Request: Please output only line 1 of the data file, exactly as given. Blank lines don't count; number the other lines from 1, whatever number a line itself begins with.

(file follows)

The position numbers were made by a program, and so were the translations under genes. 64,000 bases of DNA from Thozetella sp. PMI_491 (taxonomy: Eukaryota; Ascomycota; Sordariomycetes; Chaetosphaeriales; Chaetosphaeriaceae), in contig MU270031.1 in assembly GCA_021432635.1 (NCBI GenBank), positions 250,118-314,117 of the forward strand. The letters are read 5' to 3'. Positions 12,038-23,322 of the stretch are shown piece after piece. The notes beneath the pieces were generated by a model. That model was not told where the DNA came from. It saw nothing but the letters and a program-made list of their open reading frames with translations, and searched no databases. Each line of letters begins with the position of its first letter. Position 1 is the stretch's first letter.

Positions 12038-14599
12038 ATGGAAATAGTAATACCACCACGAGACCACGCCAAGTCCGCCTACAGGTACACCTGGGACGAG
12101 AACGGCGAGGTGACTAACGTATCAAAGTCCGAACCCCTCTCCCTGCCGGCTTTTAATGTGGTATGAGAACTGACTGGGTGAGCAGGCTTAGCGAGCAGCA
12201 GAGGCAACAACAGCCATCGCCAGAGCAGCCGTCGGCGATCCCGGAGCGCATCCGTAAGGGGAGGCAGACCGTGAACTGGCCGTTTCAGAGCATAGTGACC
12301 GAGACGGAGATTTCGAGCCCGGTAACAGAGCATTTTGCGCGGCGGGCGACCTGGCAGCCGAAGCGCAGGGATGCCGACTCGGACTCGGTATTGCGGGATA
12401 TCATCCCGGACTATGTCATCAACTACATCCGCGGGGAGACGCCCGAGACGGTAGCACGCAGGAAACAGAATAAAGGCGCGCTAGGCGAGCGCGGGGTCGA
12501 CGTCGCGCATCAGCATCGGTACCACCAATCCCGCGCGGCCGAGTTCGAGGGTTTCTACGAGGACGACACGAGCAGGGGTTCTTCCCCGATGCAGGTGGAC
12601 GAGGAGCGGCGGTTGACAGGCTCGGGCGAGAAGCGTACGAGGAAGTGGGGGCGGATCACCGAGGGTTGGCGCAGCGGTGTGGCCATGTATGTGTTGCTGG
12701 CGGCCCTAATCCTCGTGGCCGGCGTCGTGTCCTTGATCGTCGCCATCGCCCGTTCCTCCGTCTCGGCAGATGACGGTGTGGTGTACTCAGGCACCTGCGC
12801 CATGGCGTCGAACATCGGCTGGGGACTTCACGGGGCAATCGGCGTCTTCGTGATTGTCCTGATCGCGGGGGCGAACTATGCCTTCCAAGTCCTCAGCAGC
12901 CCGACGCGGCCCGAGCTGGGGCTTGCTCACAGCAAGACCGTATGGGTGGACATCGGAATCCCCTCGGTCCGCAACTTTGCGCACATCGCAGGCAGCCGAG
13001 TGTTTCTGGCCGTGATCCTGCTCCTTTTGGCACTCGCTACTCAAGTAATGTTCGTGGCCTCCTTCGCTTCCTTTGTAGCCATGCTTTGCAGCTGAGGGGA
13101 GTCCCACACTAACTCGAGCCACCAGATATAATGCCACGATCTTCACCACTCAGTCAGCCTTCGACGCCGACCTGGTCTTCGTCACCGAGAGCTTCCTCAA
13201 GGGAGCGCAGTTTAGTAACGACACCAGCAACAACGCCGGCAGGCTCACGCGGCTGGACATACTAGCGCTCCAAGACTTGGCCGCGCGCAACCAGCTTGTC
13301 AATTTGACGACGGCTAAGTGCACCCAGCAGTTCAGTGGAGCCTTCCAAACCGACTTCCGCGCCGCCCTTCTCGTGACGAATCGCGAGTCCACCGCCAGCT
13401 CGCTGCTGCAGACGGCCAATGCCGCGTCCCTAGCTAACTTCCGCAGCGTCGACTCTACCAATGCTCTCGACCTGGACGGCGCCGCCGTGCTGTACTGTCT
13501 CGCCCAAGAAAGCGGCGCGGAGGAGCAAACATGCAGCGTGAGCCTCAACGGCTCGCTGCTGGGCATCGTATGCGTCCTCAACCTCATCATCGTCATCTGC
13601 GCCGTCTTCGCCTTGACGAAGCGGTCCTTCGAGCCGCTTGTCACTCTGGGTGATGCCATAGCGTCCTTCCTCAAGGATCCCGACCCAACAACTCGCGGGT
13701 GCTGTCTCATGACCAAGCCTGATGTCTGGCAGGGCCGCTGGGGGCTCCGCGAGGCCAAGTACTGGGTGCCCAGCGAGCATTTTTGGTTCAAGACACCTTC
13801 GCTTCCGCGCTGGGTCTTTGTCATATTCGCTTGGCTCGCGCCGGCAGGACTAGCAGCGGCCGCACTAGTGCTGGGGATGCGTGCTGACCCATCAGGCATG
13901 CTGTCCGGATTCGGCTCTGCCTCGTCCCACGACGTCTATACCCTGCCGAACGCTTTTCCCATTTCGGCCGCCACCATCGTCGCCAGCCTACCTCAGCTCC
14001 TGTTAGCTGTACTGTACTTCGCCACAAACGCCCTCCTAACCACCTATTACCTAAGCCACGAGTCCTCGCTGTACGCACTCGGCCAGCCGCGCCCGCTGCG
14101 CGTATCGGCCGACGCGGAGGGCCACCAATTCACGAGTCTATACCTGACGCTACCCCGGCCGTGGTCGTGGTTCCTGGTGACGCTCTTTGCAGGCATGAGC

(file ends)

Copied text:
The position numbers were made by a program, and so were the translations under genes. 64,000 bases of DNA from Thozetella sp. PMI_491 (taxonomy: Eukaryota; Ascomycota; Sordariomycetes; Chaetosphaeriales; Chaetosphaeriaceae), in contig MU270031.1 in assembly GCA_021432635.1 (NCBI GenBank), positions 250,118-314,117 of the forward strand. The letters are read 5' to 3'. Positions 12,038-23,322 of the stretch are shown piece after piece. The notes beneath the pieces were generated by a model. That model was not told where the DNA came from. It saw nothing but the letters and a program-made list of their open reading frames with translations, and searched no databases. Each line of letters begins with the position of its first letter. Position 1 is the stretch's first letter.